An American Journeyman, Gerry Beckley Shares His Solo Sojourn

Gerry Beckley isn’t the kind of artist to rest on his laurels, but one could hardly blame him if he did. After all, his now-50 year career with America alone is enough to ensure his musical immortality. With any number of hit albums and singles crowded the upper reaches of the pop charts throughout the ‘70s and early ‘80s, their credence was confirmed many decades ago. And though recent releases have mostly consisted of archival offerings, they remained a constant concert draw prior to the pandemic when their remaining shows were postponed. 

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While Beckley’s erstwhile partner Dewey Bunnell has been willing to ride that wave— the third member of the trio, Dan Peek, left the group in 1977 and passed away at age 60 in 2011—Beckley’s never been content to share his songs only within America’s cloistered confines. He’s released nine albums to date, including a collaboration with Chicago’s Robert Lamm and the late Carl Wilson of the Beach Boys. His latest effort, Keeping the Light On, released on Blue Elan Records, is a compilation that features 20 tracks drawn from each of his studio albums, along with five songs that were previously unreleased.

Naturally, there are times when the overlap between his individual efforts and his work with America tends to blur the lines in terms of sound and structure, but overall there’s a more intimate approach taken on his solo songs, one that requires one to lean in and listen in order to appreciate the nuances and the niche. While songs like “Life Lessons,” “Home Again,” and “Tokyo” would easily find a fit on an America album, the mournful “Calling You” and the Celtic-like influences shared  in “(I’m Your) Heart Slave” take the music beyond that template entirely. 

Having moved to Britain in 1967 with his family—his father was the commander at an American Air Force base located near London—Beckley was fortunate enough to witness the English rock renaissance that took place in the U.K. between the early and late ‘60s. “I remember we would go see shows at the Lyceum in London,” Beckley recalls. “All of a sudden, music was reaching its peak. It was a once in a million occurrence which doesn’t happen very often, but it certainly changed the course of popular music and planted a seed. I remember my dad telling my mom after I graduated from high school that I had my heart set on this music thing, and indeed it wouldn’t let go”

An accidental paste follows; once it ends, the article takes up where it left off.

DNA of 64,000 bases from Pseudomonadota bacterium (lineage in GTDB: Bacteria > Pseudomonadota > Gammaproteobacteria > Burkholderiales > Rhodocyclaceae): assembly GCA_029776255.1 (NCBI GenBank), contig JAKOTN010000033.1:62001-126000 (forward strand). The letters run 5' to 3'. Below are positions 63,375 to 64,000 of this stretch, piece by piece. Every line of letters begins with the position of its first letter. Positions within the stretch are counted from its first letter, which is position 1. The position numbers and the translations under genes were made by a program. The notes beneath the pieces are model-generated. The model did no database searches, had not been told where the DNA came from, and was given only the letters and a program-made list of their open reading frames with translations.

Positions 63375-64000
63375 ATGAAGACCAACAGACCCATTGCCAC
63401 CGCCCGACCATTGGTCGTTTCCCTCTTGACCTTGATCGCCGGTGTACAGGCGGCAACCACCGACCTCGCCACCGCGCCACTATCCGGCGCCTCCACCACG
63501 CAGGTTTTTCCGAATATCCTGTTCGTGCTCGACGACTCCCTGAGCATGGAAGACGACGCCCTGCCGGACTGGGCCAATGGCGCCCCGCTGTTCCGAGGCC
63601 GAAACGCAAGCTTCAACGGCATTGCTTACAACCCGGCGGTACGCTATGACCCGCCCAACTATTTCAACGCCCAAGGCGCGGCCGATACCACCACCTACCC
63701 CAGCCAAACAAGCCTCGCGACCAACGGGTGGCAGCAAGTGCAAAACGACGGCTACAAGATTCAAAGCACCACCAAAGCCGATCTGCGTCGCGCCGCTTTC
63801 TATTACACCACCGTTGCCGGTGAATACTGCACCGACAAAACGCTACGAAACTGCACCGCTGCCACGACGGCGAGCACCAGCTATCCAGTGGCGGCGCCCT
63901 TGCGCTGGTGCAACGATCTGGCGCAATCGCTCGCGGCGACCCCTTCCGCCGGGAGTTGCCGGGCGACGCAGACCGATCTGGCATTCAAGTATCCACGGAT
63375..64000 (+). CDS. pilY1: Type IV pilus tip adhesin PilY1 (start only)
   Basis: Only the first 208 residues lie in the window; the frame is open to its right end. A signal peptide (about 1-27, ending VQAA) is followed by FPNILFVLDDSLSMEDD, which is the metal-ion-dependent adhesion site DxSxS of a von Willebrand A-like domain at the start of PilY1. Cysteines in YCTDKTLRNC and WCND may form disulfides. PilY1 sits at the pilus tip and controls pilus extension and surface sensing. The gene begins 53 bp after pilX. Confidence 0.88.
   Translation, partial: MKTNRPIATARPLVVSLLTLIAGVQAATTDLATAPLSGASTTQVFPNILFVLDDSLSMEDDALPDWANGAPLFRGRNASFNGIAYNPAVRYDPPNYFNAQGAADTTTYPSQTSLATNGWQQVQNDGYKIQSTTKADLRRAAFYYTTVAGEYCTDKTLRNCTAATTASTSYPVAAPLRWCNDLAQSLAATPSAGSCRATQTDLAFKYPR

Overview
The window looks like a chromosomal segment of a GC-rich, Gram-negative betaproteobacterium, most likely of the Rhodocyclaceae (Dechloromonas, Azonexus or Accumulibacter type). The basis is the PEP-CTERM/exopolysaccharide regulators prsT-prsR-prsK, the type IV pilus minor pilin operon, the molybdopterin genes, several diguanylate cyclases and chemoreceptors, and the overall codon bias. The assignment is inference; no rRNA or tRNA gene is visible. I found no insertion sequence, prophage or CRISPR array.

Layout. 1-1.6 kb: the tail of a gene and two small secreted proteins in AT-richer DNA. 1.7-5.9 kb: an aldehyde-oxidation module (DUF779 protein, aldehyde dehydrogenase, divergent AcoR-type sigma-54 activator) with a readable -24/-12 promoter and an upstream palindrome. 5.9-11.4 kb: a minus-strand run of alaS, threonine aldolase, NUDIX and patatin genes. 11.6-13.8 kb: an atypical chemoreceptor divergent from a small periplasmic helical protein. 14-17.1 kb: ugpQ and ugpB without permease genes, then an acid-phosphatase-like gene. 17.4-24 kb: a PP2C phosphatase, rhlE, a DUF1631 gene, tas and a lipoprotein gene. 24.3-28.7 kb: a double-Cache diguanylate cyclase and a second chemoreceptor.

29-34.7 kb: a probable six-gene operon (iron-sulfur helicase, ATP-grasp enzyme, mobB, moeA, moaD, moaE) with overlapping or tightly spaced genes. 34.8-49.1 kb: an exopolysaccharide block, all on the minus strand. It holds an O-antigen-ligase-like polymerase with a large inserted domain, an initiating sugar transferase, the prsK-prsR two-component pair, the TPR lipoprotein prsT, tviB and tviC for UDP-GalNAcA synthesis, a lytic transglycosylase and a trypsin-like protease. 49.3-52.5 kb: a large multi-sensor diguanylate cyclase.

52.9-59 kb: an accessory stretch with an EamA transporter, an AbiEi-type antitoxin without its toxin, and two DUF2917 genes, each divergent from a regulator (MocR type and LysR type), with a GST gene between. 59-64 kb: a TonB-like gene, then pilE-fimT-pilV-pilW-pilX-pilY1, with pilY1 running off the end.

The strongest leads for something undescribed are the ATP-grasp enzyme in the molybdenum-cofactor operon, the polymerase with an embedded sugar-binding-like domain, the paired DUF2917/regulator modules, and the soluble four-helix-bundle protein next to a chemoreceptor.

That part of the story and what would follow is of course well known, but Beckley’s solo work remains a secondary sidebar that many fans are unaware of entirely. That, and the fact that he’s one of only two prime players at his day job, might lead one to ask why there’s any need to pursue a solo career in the first place.  

“Dewey and I always defer to each other for any major decisions that the group makes,” he explains. “The world of America has basically turned into my livelihood, which is a gift, but other than the occasions when somebody comes to us and says ‘I think it’s time for a new America album,’ we don’t have occasion to record as much anymore. But I’m always writing, and I end up with an abundance of material.  So I have all this extra material. I’ve always had a studio in the house, so I’ve been recording for several years straight. I don’t mean to say that I always do all of it for any reason other than sharing it between the two of us, but it’s one of my main preoccupations, and that’s why I end up with a bunch of material.”

Gerry Beckley; Photo by Joe Beckley

Beckley does concede that his solo efforts do have a certain limitation as far as pushing and promoting are concerned. “Our touring schedule with America is so packed, and while I would love to do some solo shows, there’s really not much opportunity. Before things shut down for covid, we were doing 185 shows a year. That’s a lot of shows. Maybe we could pick a song or two of mine and toss it in the mix. I think we’ve done that a couple of times, but we have so many songs that we have to do—“Horse With No Name,” Daisy Jane,” Sister Golden Hair”— I don’t know if they would really find a fit.”

Regardless, Keeping the Light On offers anyone who is inclined to dig deeper into Beckley’s work ample opportunity to discover the sensitive and seductive sounds he procures on his own. With the group on hiatus from touring and any future new music uncertain at best, it offers an excellent opportunity for the band’s fans to get a taste of the band’s trademark soft rock sound while also catching up on Beckley’s rich repertoire all at the same time. 

(For the record, when asked, Beckley mentions that it’s been suggested on several occasions that Bunnell attempt an individual outing of his own. He’s always demurred, insisting that he’s never had any real interest in pursuing any possibilities beyond the band.)

As for Beckley, he still cherishes the time spent making music with his partner and looks forward to resuming the tour that was cut short by the pandemic. “It is a hassle these days,” he concedes when asked if he still enjoys touring. “Security wants to see your ID, so you can’t just wing it at the last minute and get on board the plane. You’ve got to be at the airport hours early, and when you change planes, you have to sit for hours during layovers, and that’s a real pain in the ass. But having said that, there’s just nothing better than having a sold-out theater where you’re reminded that these are the people that basically put your kids through college and supported you for half a century. This may be their one chance to hear you, so you better not have an off-night. My point is— despite the traveling and all the other logistics, I still find that there’s still nothing more rewarding than playing for your fans.”

Photos by Joe Beckley

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